14 CommBank branches shut down across Newcastle
Congratulations CommBank, You Played Yourself.
For a company facing mountains of public pressure and well-earned criticism, their public relations response to community demonstrations last Wednesday in Newcastle was a textbook example of what big brands shouldn’t do.
If you had an existing relationship with Adani, you’d have been sweating too. You’re minding your own business, facilitating loans to the world’s biggest polluters, when 300 citizens in Newcastle – within range of 15 of your branches – are very publicly preparing to peacefully express their opposition to Adani’s proposed Carmichael mine on your premises.
Could you label the gathered citizens as rebels and outsiders, turning the community against them? Maybe, except those citizens – students, parents, grandparents, First Nations elders and their families, farmers, businesspeople, church leaders, even a 95-year-old Kokoda veteran – are precisely the community you have to win over.
Could you allow citizens to peacefully express opposition to Adani as intended, opening meaningful community dialogue about the project? For CommBank, that would highlight their continued courtship of a company whose record is marred by bribery, corruption and environmental destruction allegations.
So CommBank withdrew. At 9am that Wednesday, we assembled on an oval in Newcastle for an action briefing – our community was going to colourfully and creatively express our opposition to Adani inside four local branches. At 10am, we gathered our signs, instruments, banners, and props, and started moving to our locations. As we did, we learned that at least two of those branches had already closed their doors ahead of us.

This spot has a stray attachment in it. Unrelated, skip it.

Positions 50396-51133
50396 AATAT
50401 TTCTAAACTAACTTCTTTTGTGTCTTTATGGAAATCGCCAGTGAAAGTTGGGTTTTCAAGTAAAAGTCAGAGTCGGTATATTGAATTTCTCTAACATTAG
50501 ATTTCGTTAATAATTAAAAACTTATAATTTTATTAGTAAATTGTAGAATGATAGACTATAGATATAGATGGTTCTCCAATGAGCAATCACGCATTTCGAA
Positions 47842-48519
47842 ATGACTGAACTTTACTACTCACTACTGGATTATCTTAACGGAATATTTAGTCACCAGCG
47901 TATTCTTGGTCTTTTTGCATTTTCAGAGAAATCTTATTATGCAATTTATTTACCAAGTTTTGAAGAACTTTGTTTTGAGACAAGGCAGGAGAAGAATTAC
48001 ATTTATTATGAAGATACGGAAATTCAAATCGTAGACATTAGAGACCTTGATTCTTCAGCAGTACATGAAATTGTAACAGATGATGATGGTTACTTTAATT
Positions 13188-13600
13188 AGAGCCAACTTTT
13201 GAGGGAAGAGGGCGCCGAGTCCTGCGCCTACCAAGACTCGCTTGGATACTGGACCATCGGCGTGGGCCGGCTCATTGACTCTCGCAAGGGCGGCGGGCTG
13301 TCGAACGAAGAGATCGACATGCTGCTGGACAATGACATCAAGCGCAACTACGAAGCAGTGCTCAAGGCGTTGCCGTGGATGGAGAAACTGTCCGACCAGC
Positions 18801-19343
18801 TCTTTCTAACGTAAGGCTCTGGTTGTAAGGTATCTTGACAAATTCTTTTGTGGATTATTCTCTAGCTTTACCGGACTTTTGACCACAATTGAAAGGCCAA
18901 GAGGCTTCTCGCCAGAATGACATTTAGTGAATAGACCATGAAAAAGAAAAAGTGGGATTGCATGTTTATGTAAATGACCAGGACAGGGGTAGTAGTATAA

Undeterred, we scoped out a couple of new locations. Upon arrival, each action group received the same warm welcome: locked doors, security guards, police officers, and a vague notice of closure.
But we expressed our opposition anyway. There were chants, there was dance, there were songs, we spoke to throngs of customers, disappointed their bank decided to close its doors than engage dissenters in dialogue. My group (Dancers Against New Coal Exports – D.A.N.C.E!) spent 4 hours partying outside a branch with coral cutouts, recruiting more than a few local passers-by who value our Great Barrier Reef over fossil fuel profits.
Each hour that passed, more reports came in of branch closures throughout the Hunter Valley.
By 3pm, 14 branches surrounding Newcastle were reported closed.
What does it mean, that hundreds of “valued” customers were met with locked doors and police presence? That 300 community members from all walks of life gave up their day to make a statement? That customer relations were handled not by CommBank, but by those community members camped on their doorstep?
It means we’re winning. CommBank knows Adani has no social license. Their arguments for continued support of Adani are so weak, they’d rather say nothing. The attention drawn to in-branch actions is getting to be so negative for their brand, they’d rather alienate existing customers than risk more bad press.
Of course, there’s another option CommBank could take – rule out funding Adani. It must be looking more appealing by the day. CommBank is starting to see they have far more to lose by siding with Adani than they have to gain. So close your account, join a local group, and get active – your actions count more now than ever.